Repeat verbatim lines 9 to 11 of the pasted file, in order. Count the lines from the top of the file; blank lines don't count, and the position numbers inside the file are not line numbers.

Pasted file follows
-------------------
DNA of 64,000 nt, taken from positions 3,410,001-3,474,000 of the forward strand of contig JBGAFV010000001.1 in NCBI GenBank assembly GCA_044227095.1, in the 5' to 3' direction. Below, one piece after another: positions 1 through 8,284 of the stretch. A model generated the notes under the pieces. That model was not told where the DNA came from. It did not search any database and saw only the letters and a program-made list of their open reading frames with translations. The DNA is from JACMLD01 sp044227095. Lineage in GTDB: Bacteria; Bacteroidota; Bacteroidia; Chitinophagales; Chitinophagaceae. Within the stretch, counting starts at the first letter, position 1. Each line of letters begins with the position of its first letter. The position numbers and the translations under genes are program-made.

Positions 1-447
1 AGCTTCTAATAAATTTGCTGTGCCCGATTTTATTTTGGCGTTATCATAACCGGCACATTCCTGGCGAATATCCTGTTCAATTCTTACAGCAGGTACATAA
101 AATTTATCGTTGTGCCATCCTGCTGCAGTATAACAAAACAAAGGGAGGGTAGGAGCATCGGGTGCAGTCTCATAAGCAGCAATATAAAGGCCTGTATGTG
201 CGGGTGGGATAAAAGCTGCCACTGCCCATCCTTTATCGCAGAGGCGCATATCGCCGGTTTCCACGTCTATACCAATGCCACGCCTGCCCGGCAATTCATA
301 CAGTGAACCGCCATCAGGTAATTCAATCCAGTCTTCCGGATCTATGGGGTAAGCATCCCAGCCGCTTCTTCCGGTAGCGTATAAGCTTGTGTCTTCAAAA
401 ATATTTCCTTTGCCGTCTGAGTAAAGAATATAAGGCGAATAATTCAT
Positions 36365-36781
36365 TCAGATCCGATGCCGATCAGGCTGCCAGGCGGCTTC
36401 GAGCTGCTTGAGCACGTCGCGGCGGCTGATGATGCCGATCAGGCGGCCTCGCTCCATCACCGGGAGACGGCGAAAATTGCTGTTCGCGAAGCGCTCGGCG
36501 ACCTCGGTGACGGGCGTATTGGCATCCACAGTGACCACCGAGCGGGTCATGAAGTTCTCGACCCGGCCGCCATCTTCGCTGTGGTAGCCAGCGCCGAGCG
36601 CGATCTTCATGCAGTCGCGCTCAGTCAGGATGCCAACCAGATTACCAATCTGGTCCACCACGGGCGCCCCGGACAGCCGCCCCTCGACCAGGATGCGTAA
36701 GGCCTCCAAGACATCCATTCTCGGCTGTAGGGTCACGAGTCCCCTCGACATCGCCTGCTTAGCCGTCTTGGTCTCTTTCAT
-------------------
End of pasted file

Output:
36365 TCAGATCCGATGCCGATCAGGCTGCCAGGCGGCTTC
36401 GAGCTGCTTGAGCACGTCGCGGCGGCTGATGATGCCGATCAGGCGGCCTCGCTCCATCACCGGGAGACGGCGAAAATTGCTGTTCGCGAAGCGCTCGGCG
36501 ACCTCGGTGACGGGCGTATTGGCATCCACAGTGACCACCGAGCGGGTCATGAAGTTCTCGACCCGGCCGCCATCTTCGCTGTGGTAGCCAGCGCCGAGCG